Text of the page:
The law is enforced by the Copiers of Peaceful Yin and Yang. Even ignoring how bad the backronym is, why not just call them police? The Off-Center Intelligence Agency seems to act similar to the FBI not the CIA. For those unaware, the FBI deal with affairs inside America while the CIA deal with affairs outside of America. The agents of the Off-Center Intelligence Agency use instruments that can shoot lasers or create constructs based on how good the music made with is. Why?! Why would anyone build weapons like this? Why not make laser guns that you just need to a pull a trigger for?
Armageddon is constantly mentioned throughout the book. It is implied in chapter 4 that Armageddon led to the creation of the Karma system and had something to do with the old system of money. Nothing else is explained it about despite the fact it is constantly referenced throughout the book.
Finally, lets talk about the karma monetary system. The basic idea is that doing good deeds can earn you money, while doing bad deeds can remove them. People are given debit cards that keep track of a person's amount of karma. So basically, people have no privacy since they are constantly being monitored by their cards. As I asked in the original post, who gets to decide what counts as "good"? Cultural values and differing opinions can shape a person's perception of good and evil. For example, Americans are okay with wearing shoes in the house while the Japanese find it rude. Are the Stare Masters in charge and that how's they are "molding Karma"? If that's the case, they could easily become a priest class and make themselves rich while screwing over the masses. Again from my original post, where is the money coming from? This is never explained despite the monetary system being crucial to the setting. Kemmy talks about how horrible it would be if you could earn cash without doing good deeds. However, this misses one flaw with the Karma system. This is the exact same system as the current American capitalistic system except you can earn money by being good. A major plot point is the shoe company B-Rok, which is a privately owned entity. This means you can sell goods to earn karma thus meaning you can earn money in other ways aside from being good. The book claims there hasn't a crime in years because of the rewards for being good. What about people who don't care about money or are crazy like John Hinckley Junior?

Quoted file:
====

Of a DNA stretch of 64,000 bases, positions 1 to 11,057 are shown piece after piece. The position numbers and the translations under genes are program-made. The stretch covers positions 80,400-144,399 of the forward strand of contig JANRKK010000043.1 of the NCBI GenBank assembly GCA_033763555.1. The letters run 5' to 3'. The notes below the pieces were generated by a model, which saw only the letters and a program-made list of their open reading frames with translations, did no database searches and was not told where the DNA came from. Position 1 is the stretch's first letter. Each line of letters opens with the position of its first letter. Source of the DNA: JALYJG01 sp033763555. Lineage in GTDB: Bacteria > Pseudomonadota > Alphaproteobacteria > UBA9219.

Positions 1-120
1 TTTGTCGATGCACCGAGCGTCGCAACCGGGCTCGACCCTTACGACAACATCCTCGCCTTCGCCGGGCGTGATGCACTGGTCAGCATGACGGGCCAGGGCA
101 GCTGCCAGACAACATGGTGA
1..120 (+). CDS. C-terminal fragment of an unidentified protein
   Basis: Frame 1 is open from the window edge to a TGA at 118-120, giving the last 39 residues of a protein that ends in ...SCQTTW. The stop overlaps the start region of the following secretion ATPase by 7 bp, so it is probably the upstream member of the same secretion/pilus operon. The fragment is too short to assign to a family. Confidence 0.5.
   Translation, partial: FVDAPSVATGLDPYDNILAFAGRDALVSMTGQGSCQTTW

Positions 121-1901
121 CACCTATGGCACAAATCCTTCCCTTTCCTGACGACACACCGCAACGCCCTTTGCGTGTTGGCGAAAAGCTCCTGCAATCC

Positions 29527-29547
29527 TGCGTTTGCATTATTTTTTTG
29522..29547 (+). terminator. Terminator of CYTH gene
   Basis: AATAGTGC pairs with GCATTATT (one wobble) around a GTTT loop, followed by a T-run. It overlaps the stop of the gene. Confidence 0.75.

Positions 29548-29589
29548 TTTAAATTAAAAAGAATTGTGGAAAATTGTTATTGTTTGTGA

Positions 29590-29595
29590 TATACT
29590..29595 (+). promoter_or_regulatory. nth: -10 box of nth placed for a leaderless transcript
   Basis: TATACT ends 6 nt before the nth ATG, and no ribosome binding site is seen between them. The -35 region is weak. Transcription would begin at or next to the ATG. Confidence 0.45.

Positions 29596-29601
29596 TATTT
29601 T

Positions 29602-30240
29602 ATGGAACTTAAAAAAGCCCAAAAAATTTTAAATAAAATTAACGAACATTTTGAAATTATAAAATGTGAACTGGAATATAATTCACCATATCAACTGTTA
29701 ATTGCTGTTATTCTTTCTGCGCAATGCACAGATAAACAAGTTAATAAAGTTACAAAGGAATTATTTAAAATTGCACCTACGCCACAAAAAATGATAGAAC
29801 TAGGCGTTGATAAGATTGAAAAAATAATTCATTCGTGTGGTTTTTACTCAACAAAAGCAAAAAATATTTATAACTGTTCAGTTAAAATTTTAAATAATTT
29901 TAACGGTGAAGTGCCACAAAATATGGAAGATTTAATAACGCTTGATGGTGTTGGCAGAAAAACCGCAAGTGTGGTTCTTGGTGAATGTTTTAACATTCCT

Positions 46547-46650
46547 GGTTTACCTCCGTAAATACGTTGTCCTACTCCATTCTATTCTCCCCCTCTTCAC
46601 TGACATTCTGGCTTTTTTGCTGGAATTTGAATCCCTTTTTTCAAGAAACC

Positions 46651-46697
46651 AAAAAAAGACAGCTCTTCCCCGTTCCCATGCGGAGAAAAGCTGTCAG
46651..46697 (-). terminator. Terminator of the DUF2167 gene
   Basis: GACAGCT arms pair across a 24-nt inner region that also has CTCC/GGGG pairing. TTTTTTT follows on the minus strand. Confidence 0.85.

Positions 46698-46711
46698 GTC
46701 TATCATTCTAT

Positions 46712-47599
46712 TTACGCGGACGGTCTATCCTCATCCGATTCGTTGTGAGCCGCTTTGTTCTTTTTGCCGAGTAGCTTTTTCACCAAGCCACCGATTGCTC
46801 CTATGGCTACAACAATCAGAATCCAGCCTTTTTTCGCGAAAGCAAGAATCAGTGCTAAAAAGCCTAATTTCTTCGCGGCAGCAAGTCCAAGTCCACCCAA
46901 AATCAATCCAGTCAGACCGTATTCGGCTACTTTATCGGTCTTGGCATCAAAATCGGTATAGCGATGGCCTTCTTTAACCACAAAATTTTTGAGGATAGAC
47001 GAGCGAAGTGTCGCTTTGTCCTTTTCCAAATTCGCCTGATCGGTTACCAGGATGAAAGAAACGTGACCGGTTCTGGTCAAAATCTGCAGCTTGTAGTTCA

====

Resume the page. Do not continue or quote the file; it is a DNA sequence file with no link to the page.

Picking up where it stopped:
Plot and Characters
The plot is not much better. I managed to figure out the goo was causing the people to become evil since it appears at every crime scene. The heroes don't figure this out until towards the end of the book. Instead, they decided to deal with it because its acidic.
The main characters are unmemorable. The sole exception is Phoebe. She is notable because she is annoying. Nearly everything she says is her insulting the other characters either directly or indirectly.
The villains are terrible. They want to destroy the good-deed economy. Why? I have no idea. Tunnel just seems to be evil because the plot says so. They don't need complex motivations. It can be something simple like they think the old system was better or they are misanthropes that want to spite society. Ann Noy's only character trait is that he mixes up words. I have no idea if this is supposed to a speech impediment or not because of how inconstantly it's portrayed. The leader of the villains, Dawn Queen, is barely in the book and doesn't do anything important for the plot.
The evil plan makes no sense. Tunnel, the villains, discovered the goo B-ROK uses to make their Jolted Jades shoes make people evil. This occurs if they touch the goo directly or if they wear the shoes although the latter does it slower. Somehow turning people evil via the goo earns you money due to a legal loophole that is never explained. The villains take over a B-ROK factory to produce the goo and then splatter it across the city in order to turn people evil. This plan is moronic since it would obliviously attract the attention of the police. Instead, Tunnel could use the goo to earn tons of money then use the money to buy B-ROK and keep on producing the shoes.
I wanted to talk more about this book. However, I found this covered basically all the major problems in the book. So, I'll just end this by saying this this is a mediocre book.

No comments:

Post a Comment